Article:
Chucky Thompson, the exemplary music producer from Washington, D.C., has died. His longtime friend and Grammy-winning protégé Young Guru revealed the news in a heartfelt Instagram post on Monday.
He wrote, “There is nothing I can write that will take away this pain. I have to say RIP to my mentor, my big brother, the man who changed my life forever. You were the kindest person the world has ever seen. You were the most gifted musician I have ever been around. You treated me like family from day one. You made a point to the labels that I had to fly to New York with you on every session. You put me in rooms with Biggie. I will forever be in your debt, and I will forever be your little brother. This one hurts so bad I can’t even explain it.”
His publicist Tamar Jada also confirmed the news via Instagram stories, writing, “It is with very heavy heart that I can confirm the passing of Chucky Thompson. To anyone in his orbit, you know how generous he was with his energy, creativity and love. Both the music industry, and the world has lost a titian.”
Following the news of Thompson’s death, some of his colleagues went to social media to pay their respect.
“I studied this man and i was eventually blessed to work with this man! A hometown hero and a legend to all who really do this! I thank God for your time here and pray to have your kind of impact on the universe,” Tank wrote on Instagram.
“So much music came from this amazing guy, but it was his kindness that stood out. You’ll never find one person in the game with a bad word to say about the man. Truly a beautiful soul,” Johntá Austin tweeted.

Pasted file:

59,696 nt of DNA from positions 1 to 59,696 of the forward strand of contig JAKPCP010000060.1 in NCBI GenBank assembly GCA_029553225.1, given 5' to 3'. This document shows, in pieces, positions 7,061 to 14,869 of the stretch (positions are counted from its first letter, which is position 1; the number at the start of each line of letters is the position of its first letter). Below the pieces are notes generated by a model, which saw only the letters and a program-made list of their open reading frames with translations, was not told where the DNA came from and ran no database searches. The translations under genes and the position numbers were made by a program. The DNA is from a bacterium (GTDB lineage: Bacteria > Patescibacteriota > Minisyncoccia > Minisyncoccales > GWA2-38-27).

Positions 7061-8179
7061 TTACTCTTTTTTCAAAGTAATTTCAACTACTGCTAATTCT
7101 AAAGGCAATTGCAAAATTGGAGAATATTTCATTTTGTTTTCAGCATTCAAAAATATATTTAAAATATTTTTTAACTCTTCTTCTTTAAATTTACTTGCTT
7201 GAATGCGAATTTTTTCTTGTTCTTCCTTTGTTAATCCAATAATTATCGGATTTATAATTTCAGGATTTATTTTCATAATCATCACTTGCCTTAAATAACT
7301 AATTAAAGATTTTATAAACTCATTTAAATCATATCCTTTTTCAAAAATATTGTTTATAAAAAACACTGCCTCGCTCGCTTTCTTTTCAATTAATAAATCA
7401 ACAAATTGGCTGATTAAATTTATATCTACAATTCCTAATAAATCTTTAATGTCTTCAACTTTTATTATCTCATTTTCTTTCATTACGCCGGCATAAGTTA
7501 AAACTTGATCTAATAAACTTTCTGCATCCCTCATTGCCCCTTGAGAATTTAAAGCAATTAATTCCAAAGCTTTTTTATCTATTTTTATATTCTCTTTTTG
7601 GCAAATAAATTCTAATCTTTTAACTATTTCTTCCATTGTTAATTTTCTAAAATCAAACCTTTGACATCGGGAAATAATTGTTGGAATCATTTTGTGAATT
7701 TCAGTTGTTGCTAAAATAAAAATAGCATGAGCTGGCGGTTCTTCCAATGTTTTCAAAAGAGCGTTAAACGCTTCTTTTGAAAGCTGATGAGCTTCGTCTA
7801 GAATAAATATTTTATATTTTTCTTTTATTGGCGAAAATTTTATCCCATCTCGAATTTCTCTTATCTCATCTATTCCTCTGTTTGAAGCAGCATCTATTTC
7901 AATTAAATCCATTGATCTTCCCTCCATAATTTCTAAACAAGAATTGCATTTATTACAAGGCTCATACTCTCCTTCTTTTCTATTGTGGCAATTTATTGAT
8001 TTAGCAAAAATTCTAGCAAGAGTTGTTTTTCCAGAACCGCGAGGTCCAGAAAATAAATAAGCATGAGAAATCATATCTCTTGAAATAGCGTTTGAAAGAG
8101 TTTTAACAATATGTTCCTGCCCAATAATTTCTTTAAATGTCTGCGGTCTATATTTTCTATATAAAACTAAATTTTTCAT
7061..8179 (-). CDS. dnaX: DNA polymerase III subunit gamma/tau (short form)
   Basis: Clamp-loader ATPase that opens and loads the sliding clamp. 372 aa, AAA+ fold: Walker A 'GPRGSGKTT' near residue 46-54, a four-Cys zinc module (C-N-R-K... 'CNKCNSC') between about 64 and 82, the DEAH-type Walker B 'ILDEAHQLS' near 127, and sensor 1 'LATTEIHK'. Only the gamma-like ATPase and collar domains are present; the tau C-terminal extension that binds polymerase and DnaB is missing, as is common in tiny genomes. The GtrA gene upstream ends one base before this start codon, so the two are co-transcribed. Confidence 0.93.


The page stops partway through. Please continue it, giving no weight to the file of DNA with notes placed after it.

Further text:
Building a love for music through his admiration of contemporary gospel music, Thompson’s talent caught the attention of Sean “Puffy” Combs in the early ’90s, leading him to work on Usher’s self-titled debut album on songs like “Think of You” and “Slow Love.”
Thompson became a Grammy-nominated producer for his seminal work on Mary J. Blige’s groundbreaking 1994 sophomore album My Life. Revisit our album review here featuring exclusive commentary from him. He was recently featured in the Amazon Prime documentary of the same name back in June.
As part of the Bad Boy production collective The Hitmen, Thompson’s range of collaborators is far and wide, including Mariah Carey, TLC, Total, Raheem DeVaughn, Fantasia, Tevin Campbell, Faith Evans, and many more. Speaking of Evans, we chatted with him about his phenomenal contribution to her Faith debut. Read here.
In 2019, Rated R&B had the pleasure of honoring Thompson with our second Board + Pen installment, where he discussed his musical upbringing and how he helped mold the energy of R&B for over two decades. Revisit the spotlight here.
Last year, he reunited with Blige and produced “Can’t Be Life,” taken from the Body Cam film. Listen here.
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